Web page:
White Professor Who Pretended She Was Mexican Wasn't Even Creative About Her Scam

White Professor Who Pretended She Was Mexican Wasn't Even Creative About Her Scam

Once again a white professor at a university was accused of pretending to be not white, this time in—checks notes— South Carolina. For reasons that have not made themselves clear, Dr. Kelly Kean Sharp, an assistant professor of African American history at Furman University, or at least she was until Wednesday when she resigned from her position, decided to be Mexican, Greenville News reports. Dr. Sharp’s resignation comes after an accusation surfaced on Medium by an anonymous source, calling Dr. Sharp’s heritage into question, based on a series of tweets, a look into her genealogical records, and misleading stories about growing up in a “majority-minority” town in California.

By her own admission, Sharp grew up in Encinitas, which she claimed in a biography on the Furman website was the inspiration behind her career path of studying “foodways of the antebellum US South” since the area “was a majority-minority population” similar to Encinitas. In the anonymous post on Medium, the author references a 2010 census finding that states Encinitas’ “white alone” population was 88.7%. Hispanics and Latinos were 13.1% of the population. Perhaps Sharp thought whites counted as a minority at the time, who can say for sure?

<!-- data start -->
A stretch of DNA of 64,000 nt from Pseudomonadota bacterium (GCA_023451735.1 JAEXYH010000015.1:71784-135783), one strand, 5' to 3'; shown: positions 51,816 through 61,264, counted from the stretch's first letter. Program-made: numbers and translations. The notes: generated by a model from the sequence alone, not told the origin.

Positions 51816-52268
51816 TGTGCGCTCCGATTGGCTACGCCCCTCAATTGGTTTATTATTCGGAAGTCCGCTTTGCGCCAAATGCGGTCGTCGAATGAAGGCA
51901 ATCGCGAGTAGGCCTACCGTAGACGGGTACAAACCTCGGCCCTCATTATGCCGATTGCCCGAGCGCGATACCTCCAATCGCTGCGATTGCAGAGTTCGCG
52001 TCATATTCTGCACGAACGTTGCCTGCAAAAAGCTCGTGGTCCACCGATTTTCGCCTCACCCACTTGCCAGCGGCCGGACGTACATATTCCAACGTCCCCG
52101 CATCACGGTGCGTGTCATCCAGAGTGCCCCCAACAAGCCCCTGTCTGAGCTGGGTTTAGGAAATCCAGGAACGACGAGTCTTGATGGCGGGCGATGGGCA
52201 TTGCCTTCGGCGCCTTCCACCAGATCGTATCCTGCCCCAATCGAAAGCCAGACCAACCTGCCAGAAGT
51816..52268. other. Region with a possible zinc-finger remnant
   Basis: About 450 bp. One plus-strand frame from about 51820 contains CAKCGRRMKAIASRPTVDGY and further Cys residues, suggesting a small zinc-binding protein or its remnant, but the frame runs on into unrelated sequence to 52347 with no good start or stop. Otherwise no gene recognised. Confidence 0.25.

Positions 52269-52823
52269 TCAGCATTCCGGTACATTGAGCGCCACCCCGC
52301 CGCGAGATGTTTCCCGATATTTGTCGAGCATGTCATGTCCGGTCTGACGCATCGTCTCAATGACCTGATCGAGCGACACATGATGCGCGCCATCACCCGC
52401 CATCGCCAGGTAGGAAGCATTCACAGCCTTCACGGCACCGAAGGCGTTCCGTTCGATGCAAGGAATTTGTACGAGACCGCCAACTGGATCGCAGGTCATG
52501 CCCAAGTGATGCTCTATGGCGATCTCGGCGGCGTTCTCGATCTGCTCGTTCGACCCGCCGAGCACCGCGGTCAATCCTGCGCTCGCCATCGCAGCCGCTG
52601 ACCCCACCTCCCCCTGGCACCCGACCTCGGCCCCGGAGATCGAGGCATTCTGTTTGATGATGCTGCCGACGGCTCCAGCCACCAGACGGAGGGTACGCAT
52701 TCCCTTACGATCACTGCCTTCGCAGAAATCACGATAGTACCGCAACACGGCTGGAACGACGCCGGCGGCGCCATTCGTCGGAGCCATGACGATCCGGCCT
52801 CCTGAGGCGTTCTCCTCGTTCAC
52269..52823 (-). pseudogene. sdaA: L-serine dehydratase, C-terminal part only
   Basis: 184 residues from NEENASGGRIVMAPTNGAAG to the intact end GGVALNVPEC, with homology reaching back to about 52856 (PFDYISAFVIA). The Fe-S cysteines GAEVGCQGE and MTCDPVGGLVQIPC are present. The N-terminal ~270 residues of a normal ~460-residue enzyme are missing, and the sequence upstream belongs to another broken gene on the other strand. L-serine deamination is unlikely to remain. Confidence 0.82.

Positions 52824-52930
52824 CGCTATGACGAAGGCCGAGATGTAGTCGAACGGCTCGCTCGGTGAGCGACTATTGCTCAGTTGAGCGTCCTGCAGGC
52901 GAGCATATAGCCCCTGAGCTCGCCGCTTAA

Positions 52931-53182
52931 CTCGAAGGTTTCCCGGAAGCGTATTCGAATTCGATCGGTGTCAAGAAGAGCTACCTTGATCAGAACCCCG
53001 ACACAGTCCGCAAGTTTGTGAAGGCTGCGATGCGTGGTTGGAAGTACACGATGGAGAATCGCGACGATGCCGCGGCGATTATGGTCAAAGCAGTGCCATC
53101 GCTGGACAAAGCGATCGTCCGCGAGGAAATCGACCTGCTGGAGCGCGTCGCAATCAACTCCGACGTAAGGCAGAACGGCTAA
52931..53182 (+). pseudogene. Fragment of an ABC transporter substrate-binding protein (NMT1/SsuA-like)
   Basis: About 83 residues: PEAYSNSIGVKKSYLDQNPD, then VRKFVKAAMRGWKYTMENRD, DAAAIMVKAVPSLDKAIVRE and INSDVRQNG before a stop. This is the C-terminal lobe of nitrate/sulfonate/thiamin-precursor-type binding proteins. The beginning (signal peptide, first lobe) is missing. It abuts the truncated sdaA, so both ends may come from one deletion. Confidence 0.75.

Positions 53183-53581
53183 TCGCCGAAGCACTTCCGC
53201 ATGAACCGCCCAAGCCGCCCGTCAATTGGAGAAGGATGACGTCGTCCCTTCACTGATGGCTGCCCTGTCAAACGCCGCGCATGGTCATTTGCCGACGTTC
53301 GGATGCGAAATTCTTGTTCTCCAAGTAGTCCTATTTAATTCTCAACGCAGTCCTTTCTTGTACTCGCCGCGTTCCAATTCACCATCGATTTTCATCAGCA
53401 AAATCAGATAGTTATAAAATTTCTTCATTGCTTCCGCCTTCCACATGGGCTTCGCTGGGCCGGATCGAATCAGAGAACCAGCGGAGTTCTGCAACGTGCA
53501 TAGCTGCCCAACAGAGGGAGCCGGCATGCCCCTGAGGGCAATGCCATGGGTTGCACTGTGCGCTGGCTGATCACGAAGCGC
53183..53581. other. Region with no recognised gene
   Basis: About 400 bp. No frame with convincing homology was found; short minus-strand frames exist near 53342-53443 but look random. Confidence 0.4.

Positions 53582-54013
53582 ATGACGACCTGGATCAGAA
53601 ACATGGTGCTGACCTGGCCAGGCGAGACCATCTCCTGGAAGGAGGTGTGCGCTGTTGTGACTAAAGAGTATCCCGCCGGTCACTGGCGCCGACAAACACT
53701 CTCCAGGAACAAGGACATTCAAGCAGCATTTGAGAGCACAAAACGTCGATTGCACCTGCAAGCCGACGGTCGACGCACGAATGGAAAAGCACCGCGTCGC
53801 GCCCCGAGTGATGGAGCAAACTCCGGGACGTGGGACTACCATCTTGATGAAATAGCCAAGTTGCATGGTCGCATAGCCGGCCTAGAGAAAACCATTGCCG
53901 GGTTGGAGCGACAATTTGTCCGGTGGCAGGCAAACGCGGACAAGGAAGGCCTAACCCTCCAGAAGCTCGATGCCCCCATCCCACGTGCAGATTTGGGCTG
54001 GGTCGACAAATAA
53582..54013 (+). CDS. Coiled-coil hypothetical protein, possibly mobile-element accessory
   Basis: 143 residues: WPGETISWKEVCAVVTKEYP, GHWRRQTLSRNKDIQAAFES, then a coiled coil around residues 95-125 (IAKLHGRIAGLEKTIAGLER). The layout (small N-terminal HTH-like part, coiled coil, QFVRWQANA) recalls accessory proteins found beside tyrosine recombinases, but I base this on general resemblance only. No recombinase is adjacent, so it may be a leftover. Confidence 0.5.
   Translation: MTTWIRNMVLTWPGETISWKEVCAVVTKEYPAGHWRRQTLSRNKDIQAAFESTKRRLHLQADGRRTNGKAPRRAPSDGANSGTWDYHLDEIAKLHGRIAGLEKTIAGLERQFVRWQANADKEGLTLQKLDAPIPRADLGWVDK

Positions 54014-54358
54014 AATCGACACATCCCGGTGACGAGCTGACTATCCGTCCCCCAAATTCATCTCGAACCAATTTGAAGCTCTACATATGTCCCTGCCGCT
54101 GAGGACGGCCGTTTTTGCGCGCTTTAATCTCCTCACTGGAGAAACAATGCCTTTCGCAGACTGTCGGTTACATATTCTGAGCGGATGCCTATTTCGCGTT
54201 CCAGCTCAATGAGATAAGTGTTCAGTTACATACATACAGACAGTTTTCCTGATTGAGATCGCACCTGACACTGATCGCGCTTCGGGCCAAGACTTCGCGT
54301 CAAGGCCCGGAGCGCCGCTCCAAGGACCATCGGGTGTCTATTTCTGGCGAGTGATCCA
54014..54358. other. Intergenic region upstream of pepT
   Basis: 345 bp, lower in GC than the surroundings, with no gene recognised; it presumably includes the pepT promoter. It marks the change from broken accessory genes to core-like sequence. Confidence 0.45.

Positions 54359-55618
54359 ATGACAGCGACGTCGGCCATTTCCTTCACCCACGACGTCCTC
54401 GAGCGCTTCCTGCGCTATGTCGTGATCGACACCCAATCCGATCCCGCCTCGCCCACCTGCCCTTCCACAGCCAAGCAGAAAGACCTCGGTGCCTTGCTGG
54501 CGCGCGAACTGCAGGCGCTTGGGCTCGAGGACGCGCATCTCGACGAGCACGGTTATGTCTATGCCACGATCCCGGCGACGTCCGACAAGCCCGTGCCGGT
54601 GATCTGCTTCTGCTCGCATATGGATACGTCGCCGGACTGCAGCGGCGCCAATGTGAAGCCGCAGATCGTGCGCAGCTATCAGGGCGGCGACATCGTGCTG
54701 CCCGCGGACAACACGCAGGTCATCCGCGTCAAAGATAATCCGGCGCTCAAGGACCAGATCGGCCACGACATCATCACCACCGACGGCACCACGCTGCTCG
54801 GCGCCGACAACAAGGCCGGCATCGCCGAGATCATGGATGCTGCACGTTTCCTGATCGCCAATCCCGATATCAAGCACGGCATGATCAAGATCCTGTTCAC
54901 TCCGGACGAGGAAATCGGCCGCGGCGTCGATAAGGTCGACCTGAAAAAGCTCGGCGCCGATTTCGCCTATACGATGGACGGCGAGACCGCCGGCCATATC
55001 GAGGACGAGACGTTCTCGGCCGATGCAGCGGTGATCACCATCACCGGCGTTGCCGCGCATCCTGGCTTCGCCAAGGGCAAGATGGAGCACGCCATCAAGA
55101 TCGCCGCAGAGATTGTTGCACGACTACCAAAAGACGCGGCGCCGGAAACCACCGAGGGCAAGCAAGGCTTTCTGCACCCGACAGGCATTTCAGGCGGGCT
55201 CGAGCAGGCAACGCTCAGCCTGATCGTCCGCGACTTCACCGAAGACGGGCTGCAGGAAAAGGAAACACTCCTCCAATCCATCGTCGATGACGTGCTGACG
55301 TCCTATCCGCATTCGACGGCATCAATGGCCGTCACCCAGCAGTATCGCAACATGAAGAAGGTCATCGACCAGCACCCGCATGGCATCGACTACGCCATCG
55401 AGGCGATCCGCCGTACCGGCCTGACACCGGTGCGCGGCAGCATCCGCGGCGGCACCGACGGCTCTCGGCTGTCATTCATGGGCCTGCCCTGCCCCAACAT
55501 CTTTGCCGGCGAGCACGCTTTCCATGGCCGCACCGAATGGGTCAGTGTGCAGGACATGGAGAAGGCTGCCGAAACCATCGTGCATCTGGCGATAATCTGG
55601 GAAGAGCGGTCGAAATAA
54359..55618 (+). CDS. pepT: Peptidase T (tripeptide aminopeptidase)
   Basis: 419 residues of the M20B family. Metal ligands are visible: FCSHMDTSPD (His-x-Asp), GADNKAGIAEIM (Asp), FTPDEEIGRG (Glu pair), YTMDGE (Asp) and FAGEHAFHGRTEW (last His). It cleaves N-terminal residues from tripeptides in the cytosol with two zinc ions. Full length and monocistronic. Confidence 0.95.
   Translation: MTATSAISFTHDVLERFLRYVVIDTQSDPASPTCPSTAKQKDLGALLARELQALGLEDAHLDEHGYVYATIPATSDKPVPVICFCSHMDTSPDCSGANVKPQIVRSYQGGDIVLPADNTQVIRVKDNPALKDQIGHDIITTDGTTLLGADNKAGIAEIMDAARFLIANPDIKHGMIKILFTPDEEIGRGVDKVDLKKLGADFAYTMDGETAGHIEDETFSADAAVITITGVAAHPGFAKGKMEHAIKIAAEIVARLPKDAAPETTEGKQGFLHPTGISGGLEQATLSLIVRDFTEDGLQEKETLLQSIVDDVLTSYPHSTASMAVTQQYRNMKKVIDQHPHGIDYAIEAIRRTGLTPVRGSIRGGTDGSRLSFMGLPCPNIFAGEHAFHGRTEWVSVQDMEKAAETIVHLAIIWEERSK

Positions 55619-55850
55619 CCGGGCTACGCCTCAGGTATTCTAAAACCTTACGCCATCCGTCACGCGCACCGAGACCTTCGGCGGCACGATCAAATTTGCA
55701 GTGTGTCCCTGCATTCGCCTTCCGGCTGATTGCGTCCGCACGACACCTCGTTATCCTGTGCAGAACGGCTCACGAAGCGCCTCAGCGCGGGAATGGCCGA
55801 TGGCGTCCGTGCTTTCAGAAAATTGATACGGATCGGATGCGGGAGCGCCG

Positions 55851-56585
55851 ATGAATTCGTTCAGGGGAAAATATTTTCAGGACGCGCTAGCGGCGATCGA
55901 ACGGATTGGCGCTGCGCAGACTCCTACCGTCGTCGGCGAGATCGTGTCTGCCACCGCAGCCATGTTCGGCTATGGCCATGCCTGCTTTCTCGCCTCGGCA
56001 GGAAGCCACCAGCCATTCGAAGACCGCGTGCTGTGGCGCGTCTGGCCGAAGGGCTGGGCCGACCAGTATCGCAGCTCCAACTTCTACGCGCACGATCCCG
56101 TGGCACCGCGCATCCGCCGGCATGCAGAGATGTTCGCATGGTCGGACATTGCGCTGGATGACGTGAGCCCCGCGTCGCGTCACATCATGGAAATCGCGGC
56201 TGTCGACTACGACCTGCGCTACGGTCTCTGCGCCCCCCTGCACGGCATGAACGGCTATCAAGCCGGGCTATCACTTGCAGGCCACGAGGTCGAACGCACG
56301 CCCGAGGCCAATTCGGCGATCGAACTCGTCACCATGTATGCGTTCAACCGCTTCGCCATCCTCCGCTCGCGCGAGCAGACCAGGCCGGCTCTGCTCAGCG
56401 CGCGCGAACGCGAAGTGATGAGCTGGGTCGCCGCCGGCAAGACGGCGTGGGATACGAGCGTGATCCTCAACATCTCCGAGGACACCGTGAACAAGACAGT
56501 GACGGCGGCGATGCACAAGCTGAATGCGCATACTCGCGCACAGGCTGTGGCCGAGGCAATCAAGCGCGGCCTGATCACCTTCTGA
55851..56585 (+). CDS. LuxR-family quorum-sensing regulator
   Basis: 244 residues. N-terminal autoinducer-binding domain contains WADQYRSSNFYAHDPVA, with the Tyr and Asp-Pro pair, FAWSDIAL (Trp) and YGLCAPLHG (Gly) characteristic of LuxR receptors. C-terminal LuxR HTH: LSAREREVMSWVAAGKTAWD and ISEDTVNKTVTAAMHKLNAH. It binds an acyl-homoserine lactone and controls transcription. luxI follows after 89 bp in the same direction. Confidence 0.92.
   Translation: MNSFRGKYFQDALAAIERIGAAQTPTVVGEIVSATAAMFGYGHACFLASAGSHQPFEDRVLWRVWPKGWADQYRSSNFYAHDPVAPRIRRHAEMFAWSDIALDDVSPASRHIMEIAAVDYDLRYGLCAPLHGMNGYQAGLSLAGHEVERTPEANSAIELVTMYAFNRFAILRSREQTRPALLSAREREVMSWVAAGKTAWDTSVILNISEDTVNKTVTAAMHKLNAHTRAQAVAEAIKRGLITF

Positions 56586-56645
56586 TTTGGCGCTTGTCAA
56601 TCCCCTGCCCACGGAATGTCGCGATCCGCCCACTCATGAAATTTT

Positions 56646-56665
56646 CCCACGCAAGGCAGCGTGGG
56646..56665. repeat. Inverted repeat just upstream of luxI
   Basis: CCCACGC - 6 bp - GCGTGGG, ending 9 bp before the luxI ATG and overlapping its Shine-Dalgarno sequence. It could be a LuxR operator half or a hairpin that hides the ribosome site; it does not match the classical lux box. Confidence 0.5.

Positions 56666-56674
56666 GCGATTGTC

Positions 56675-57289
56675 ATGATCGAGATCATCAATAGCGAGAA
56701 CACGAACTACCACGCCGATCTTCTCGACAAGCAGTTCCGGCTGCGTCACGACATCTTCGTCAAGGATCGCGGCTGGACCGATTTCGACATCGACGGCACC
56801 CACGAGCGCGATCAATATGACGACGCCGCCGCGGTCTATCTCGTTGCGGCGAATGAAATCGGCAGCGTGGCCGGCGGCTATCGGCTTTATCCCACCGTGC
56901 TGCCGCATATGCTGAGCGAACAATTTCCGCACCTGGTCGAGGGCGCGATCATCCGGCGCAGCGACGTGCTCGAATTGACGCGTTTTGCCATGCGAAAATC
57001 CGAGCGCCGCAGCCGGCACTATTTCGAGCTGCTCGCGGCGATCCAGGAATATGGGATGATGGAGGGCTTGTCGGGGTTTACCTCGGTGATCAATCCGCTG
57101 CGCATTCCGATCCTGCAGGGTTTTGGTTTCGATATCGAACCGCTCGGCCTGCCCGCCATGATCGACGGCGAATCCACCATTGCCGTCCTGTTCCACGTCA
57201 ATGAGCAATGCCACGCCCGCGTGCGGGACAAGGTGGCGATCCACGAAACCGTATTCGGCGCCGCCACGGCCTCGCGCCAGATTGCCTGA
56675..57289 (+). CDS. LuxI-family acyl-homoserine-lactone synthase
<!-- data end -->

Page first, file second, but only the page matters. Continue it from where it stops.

The anonymous post was allegedly fueled by several people who had known Sharp during her time at the University of California Davis and say Sharp had “only ever identified as a non-Hispanic white woman as far as they knew.” Sharp’s claim to Mexican heritage—which unlocked her ability to use #chicana on every other tweet—was, according to the Medium post, based on a paternal grandmother who was from Mexico. “But when some of us looked into genealogical records, we found that Kelly had no grandparents who were born outside of the United States, the post reads, adding that the grandmother in question, “was born in LA to white parents and was residing in the US during all the census records of her upbringing.” The grandmother eventually married a white lawyer. Felicidades.

Sharp has not said either way whether these allegations are true or not, or whether her Chicana identity stems from an Ancestry DNA test gone awry. If I had a nickel for every time a white woman claimed to be something else because 23 and Me or Ancestry told her she was .0045% Native American, then I’d have enough nickels to buy one of those things myself. But the real disappointment in all of this is the absolute lack of creativity or commitment to the con. Other than throwing some Spanglish in a few tweets and putting #chicana or #chingona on all of her thoughts, Sharp did nothing to give life to this lie. Jessica Krug, meanwhile, took on several different racial identities and even came up with different names for each of those characters; she fucked-up with style and managed that charade for years. It’s disgusting, while also impressive.

It takes effort to lie about your background and pretend to be something else for the sake of internet clout and the very least that these confused white people can do is provide a little intrigue with their audacious lies. If people of color have to continually have their cultural identity hijacked, with almost no consequences on the part of the wrongdoers, then the least white people can do is make it entertaining. That’s not asking for too much.

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